Then, CLSM showed that Cmab-3-AuNRs were effectively internalized into the cells after incubation with MEFs (Fig. 4A). Although the mitochondrial network was labelled within the first hours at nM concentration, the presence of Cmab shifted the concentration at which apoptotic morphological changes were observed. To gain a deeper insight into the selective uptake and cytotoxicity of the different conjugates we incubated AuNRs, 3-AuNRs and Cmab-3-AuNRs at two different non-cytotoxic concentrations (0.01 and 0.1 nM) with lung cancer cells with high (PC9) and low (H1944) expression levels of EGFR. The internalization of different conjugates was determined by ICP-MS (Fig. 4B). As expected, the number of internalized nanoparticles per cell was higher at higher nanoconjugate concentrations. Moreover, the PC9 cells systematically internalized more nanoconjugates than H1944 cells in all conditions. The presence of compound 3 affected differently the uptake of 3-AuNRs depending on the particle concentration and the type of cell and a clear correlation was not found though. However, the presence of Cmab enhanced ≈2-fold the uptake of nanoparticles in both PC9 and H1944 cells in comparison with the uptake of bare AuNRs and 3-AuNRs, suggesting a selective internalization of Cmab-3-AuNRs by the presence of EGFR in both cancer cells. As PC9 and H1944 cells have different expression levels of EGFR, a small amount of EGFR copies seems to be enough for the selective uptake of Cmab-containing nanoparticles.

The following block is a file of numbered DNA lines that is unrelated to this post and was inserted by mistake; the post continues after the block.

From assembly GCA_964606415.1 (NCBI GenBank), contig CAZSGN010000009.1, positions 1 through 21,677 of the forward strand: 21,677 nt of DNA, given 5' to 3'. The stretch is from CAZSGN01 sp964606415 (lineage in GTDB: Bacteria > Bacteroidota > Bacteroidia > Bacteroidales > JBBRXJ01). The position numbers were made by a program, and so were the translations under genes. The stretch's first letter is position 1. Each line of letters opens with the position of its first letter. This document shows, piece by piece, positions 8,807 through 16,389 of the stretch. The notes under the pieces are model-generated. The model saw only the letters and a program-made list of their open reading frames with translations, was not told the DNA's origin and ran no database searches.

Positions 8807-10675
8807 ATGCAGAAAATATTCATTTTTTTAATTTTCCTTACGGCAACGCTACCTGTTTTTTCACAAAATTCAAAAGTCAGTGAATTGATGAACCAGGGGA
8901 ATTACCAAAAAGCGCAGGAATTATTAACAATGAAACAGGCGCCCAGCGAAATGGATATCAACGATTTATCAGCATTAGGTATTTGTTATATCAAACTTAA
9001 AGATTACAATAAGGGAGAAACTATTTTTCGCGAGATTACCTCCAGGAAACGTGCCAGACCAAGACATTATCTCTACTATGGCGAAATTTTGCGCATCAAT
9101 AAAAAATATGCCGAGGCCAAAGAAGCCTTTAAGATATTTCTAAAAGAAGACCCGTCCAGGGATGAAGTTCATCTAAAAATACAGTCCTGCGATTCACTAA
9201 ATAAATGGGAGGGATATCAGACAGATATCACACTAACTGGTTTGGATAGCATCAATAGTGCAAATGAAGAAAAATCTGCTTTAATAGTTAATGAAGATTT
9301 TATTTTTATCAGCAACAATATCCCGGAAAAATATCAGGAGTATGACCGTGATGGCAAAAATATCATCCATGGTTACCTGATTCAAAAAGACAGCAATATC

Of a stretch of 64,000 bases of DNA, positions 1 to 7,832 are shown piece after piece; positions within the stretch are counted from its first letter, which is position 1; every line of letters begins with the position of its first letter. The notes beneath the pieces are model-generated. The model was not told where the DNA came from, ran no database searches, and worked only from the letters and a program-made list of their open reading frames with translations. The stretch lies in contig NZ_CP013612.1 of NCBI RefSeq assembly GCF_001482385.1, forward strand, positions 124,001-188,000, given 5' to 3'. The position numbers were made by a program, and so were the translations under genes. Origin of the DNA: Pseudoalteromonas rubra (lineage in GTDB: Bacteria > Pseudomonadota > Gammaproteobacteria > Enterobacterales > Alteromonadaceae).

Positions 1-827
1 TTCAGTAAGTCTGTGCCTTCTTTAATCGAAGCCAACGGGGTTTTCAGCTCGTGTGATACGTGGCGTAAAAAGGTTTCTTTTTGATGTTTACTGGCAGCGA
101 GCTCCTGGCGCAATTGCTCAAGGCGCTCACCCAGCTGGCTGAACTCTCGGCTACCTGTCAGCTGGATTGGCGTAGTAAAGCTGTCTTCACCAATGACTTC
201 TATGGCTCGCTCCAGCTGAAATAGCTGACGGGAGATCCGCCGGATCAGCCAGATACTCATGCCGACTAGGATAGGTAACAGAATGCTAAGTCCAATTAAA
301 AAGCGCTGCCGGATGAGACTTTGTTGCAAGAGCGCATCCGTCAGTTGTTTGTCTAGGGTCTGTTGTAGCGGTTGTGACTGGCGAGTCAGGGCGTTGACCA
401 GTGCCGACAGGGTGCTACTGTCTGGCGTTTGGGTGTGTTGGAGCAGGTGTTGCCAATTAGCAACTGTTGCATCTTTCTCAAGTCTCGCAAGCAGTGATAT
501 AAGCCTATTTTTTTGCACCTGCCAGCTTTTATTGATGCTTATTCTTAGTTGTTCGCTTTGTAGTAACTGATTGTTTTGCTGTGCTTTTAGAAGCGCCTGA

image file: d2nr02353a-f4.tif